11 Step 2: Going Shopping Some factors to consider when shopping for a mortgage loan Loan first, house second Find out how much house you can afford before you fall in love with a house that you will struggle to purchase and maintain. Consider getting pre-qualified or pre-approved A written commitment from a lender puts a potential home buyer in a better position. Know the application costs There may be a fee required to apply for a mortgage. This fee might be charged when you apply, when the loan is approved, or at closing. Be sure you know how much this fee is and when it will be charged. Look for a reputable lender Remember, a lender makes a commission from closing or selling the loan, not from looking out for your best interest. Consider the lender s stability and service record. Understand the interest rate Remember to ask if the loan has a fixed or adjustable rate of interest. A fixed-rate mortgage charges a set rate of interest that does not change over the life of the loan. An adjustable rate mortgage varies over time. This could make a big difference in what your monthly payments will be. Consider getting the interest rate locked in Rates quoted prior to closing are subject to change unless they are locked in. Locking in your interest rate on an application is often preferable to waiting until the loan is approved. Be Prepared Collect all the financial papers you will need to complete a mortgage loan application. This can include your job history, income records, a list of your assets (investments, property, bank accounts) and liabilities (auto loans, installment loans, other mortgages, credit card debt). 9

12 Step 2: Going Shopping Know the Law The New Jersey Homeowners Security Act of 2002 (NJHOSA), with amendments in 2004, applies to all home loans secured by New Jersey realty or manufactured homes. This law is designed to protect consumers when buying a home, and includes several provisions of which you should be aware. The Homeowners Security Act explicitly prohibits lenders from: Financing certain credit insurance premiums or debt cancellation agreements; Recommending or encouraging default on an existing mortgage loan; Charging a late payment fee in excess of 5 percent of the amount of the payment due; Accelerating indebtedness at the creditor s sole discretion; and Charging a fee for a borrower s payoff balance information. Additional protections apply to high-cost loans. High-cost loans are more than 8 percent higher than the federal index or exceed 4.5 percent of the total loan amount in points and fees. For high-cost loans, lenders are prohibited from (among other provisions): Charging most balloon payments (see below); Negative amortization (when the principal balance of the loan increases even though all payments are being made); Increasing the interest rate after default; and Requiring more than two periodic payments to be paid in advance. For more information, visit Beware of Balloon Mortgage Payments A mortgage with periodic installments of principal and interest that do not fully amortize (repay over time) the loan and then has a lump sum payment required at a certain date, often near the end of the term, is frequently called a balloon mortgage. Watch out for hidden lump sum payments. Make sure that you read the full terms of your loan agreement. 10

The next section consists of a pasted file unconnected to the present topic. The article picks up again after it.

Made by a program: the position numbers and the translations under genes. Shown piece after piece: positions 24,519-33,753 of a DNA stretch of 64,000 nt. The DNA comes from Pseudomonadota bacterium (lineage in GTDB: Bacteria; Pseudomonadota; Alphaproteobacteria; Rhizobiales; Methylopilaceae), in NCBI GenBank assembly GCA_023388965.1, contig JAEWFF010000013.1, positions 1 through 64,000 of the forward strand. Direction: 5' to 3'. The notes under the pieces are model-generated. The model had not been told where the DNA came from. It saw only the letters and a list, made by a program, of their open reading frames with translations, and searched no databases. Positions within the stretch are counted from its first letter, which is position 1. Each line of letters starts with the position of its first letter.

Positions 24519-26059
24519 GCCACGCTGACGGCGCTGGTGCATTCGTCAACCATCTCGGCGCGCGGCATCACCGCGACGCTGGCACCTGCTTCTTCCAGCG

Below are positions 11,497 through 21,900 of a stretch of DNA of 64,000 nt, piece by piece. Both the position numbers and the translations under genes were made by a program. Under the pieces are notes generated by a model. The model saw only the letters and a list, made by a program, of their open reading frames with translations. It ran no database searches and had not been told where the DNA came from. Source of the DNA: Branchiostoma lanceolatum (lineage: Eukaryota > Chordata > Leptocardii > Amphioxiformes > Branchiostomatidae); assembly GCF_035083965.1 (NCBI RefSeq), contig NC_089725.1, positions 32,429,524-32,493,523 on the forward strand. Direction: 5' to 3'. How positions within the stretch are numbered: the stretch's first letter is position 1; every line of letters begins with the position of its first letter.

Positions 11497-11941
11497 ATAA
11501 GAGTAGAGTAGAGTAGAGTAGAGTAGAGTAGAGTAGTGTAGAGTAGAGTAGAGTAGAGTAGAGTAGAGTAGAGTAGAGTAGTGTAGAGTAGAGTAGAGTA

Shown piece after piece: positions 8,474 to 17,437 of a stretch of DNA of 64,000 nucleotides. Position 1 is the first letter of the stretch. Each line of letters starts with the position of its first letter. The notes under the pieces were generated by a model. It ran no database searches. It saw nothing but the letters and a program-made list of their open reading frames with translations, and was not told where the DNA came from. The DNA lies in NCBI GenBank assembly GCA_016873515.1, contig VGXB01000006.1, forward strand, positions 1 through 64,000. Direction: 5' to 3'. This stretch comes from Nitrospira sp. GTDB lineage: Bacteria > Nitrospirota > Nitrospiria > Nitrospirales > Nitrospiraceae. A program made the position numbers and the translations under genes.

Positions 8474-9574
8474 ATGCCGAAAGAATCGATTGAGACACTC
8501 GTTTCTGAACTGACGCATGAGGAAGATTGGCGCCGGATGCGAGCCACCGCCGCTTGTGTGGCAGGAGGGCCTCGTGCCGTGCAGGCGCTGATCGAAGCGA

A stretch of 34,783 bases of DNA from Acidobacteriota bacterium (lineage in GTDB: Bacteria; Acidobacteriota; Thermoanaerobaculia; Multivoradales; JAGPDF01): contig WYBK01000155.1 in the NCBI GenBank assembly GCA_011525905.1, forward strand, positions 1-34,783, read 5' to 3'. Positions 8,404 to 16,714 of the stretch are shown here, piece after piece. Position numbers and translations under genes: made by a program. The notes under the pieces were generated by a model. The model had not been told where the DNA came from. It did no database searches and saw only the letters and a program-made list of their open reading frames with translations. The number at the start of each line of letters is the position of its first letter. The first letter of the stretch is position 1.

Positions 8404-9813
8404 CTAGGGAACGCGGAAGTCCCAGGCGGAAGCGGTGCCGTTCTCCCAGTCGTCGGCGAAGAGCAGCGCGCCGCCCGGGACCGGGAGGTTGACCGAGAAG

13 Step 2: Going Shopping Predatory Lending Predatory lending can mean any type of abusive lending practice where the lender benefits through unworthiness, deceit, misrepresentation, bad faith, or dishonesty. These practices can occur in the subprime lending market and often target lower-income and minority borrowers. Subprime lending is not synonymous with predatory lending, however, and loans with subprime features are not necessarily predatory in nature. (For more information on subprime loans, see NJDOBI s A Homeowner s Guide to Subprime Lending brochure.) Some common forms of Predatory Lending: Unaffordable loans Loans that are based on equity or assets rather than the borrower s monthly income and ability to make payments. Loan flipping Encouraging repeated refinancing which requires additional fees and points from the borrower each time thus draining the borrower s assets. You could become burdened with higher payments, larger debt and ultimately face the possibility of losing your home. Fraud or deception Concealing the true nature of the loan obligation from the borrower. Bait and switch Verbal representations of favorable terms are made to sell a loan and different, less favorable terms are presented at the closing. Pressure Aggressive sales tactics are used to induce a borrower to sign an expensive, or unaffordable loan contract. Read Carefully Before You Sign on the Dotted Line Avoid being a victim of predatory lending by doing your homework and shopping around. Do not focus simply on interest rates, and learn all of the terms and conditions of the loan. Do not sign anything you have not read or do not understand completely, and never sign a blank or incomplete document you never know what may be filled in after you have signed. Always work with a licensed lender, broker or depository institution, and do not give in to high-pressure sales techniques. This is one of the biggest financial commitments you will make in your life, so shop on your time, at your pace. (For more information about finalizing your mortgage, see page 21.) 11